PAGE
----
All we are doing here is implementing the logic from the use case I described above. We first look to see if there are any sessions that have less than 3 people in it, if so we use the first session that does. Otherwise we generate a new session. Once we have the sessionId, we package it into a JSON object along with a token and the apiKey and send it through the socket to the client.

Part Three: Client-Side Code

Since the node server takes care of all the session logic, it makes our client implementation very simple.

<html xmlns="http://www.w3.org/1999/xhtml" xml:lang="en">
<head>
	<title>OpenTok Node.js</title>
	
	<script src="http://cdn.socket.io/stable/socket.io.js" type="text/javascript"></script>
	<script src="http://jonmumm.github.com/OpenTok-JS-LayoutContainer/OT_LayoutContainer.js" type="text/javascript"></script>
	<script src="http://staging.tokbox.com/v0.91/js/TB.min.js" type="text/javascript" ></script>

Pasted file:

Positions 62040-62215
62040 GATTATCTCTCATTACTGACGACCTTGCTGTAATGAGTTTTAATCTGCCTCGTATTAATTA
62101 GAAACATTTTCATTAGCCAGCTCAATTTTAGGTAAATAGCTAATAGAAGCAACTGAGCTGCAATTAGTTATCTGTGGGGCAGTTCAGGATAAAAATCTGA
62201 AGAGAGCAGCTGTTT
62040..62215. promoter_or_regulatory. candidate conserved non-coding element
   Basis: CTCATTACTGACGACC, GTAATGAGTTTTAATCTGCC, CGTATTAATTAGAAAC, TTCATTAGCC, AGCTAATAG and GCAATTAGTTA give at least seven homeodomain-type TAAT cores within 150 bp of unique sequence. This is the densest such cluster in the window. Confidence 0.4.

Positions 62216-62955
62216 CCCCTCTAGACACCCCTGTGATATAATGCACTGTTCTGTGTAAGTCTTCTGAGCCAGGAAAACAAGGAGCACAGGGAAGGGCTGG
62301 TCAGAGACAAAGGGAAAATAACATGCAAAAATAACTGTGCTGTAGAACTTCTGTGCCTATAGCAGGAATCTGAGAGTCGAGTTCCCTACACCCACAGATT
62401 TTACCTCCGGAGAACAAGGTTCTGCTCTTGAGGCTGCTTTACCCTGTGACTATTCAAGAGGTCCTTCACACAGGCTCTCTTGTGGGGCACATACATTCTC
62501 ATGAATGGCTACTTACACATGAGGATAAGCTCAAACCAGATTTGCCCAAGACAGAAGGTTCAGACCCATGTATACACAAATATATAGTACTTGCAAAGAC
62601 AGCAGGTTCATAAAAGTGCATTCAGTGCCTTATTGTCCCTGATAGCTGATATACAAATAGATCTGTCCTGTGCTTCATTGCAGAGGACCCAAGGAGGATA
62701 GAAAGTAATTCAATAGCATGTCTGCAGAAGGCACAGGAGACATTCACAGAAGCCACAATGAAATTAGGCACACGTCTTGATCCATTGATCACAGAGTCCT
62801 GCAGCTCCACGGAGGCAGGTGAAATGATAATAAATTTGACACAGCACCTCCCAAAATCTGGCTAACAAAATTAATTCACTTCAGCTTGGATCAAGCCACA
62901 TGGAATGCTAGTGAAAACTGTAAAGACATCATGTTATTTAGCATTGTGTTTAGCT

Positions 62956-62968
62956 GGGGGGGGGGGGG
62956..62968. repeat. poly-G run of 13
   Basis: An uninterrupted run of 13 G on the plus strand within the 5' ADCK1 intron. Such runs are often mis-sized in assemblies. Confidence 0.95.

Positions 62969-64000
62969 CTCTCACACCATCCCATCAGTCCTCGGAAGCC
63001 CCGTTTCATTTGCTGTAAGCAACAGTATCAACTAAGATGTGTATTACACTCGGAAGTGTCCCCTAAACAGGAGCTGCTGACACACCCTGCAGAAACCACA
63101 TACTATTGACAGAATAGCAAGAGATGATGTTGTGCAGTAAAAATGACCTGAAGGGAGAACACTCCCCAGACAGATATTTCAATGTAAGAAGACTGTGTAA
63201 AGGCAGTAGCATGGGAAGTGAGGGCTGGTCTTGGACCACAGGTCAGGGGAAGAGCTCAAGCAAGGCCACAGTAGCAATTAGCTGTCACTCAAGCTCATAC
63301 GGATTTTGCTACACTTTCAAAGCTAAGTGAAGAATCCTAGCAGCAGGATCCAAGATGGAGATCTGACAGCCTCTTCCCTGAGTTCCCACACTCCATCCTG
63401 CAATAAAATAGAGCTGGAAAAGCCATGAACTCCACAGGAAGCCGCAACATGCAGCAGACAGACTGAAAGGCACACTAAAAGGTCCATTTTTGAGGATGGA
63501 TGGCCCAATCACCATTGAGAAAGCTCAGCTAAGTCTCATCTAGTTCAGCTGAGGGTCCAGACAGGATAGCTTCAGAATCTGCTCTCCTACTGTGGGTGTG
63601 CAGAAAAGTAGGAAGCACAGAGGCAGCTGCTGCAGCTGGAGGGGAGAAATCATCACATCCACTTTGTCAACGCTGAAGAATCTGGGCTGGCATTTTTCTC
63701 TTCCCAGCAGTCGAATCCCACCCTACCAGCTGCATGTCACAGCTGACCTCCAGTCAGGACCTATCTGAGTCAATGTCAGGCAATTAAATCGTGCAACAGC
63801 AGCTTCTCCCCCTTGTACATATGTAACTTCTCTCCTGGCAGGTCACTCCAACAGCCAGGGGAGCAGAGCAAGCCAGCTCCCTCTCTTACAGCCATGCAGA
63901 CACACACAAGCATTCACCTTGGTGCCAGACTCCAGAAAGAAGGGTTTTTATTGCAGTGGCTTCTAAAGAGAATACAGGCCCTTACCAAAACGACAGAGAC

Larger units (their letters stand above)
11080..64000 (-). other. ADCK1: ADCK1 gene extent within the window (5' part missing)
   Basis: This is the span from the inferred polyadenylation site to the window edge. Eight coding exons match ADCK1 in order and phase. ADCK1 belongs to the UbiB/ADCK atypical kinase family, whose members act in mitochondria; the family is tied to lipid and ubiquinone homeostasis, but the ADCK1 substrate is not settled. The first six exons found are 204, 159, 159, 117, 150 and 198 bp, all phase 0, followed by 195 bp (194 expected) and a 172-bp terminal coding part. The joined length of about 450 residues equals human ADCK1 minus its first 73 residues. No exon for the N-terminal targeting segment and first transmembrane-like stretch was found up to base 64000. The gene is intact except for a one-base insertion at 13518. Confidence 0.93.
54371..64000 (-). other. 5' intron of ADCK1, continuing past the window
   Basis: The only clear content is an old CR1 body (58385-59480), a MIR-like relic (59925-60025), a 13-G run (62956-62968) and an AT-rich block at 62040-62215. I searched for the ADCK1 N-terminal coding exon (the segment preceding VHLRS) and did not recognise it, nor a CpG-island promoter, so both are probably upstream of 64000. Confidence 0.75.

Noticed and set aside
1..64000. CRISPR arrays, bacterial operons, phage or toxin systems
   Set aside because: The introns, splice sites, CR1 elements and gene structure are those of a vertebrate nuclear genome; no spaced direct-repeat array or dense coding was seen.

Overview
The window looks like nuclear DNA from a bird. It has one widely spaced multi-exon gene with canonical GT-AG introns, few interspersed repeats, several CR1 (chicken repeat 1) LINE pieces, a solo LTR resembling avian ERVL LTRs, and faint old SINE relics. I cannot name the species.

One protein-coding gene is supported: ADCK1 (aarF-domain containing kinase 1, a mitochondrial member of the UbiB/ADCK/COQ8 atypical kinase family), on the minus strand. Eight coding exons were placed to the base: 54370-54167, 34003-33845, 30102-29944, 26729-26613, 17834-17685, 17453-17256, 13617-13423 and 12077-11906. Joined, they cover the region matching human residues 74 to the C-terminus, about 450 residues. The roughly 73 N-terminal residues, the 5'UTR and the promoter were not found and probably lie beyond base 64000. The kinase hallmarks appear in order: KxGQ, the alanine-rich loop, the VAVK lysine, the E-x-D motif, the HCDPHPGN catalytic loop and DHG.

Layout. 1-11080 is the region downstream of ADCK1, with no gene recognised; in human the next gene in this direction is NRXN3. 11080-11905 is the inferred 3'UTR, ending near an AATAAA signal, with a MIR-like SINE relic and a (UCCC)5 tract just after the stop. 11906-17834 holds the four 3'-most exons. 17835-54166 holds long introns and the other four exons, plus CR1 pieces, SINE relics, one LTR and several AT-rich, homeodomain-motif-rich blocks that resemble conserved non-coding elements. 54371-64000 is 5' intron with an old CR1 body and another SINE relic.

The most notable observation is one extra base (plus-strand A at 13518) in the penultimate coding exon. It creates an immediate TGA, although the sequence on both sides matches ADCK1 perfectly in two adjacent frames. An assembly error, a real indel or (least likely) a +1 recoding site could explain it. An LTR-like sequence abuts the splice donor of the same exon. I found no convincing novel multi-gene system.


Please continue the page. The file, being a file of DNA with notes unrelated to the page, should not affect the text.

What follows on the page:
<script src="OT_Widget.js" type="text/javascript" ></script>
	
	<script>
		// Initialize the socket, set up event handler, and connect
		var socket = new io.Socket(null, {port: 3000, rememberTransport: false});
		socket.on("message",messageHandler);
		socket.connect();
		
		function messageHandler(message) {	
			var opentok_info = message;
			
			OT_Widget.startWidget("widgetContainer", 700, 400, 
				opentok_info.apiKey, opentok_info.sessionId, opentok_info.token);
		}
	</script>
</head>

<body>
	<div id="widgetContainer"></div>
</body>
</html>

Here we connect to the socket server, listen for messages from it, and then use the message we receive to set up our OpenTok session. Very simple.

Notice here I use a class called OT_Widget which is just a wrapper for the example that uses the LayoutContainer class from my previous blog post on layout management.

Conclusion

Using Node.js with socket.io gives us a flexible option for implementing session generation logic. If you have other ideas on how to use Node.js with OpenTok, post your thoughts here or tweet them @tokboxdev.

Tutorial GitHub Repo
OpenTok Node.js SDK created by Brian Stoner.

  • Coldangelfire311

    Hi, I get many many “unhandled socket.io url” errors when I tried to run your code from github

    • http://twitter.com/JonMumm Jonathan Mumm

      The socket.io libraries have changed, so in order for this to work you have to use a socket.io version before 0.70.

  • George

    Extremely helpful, but socketIO is unneccassary.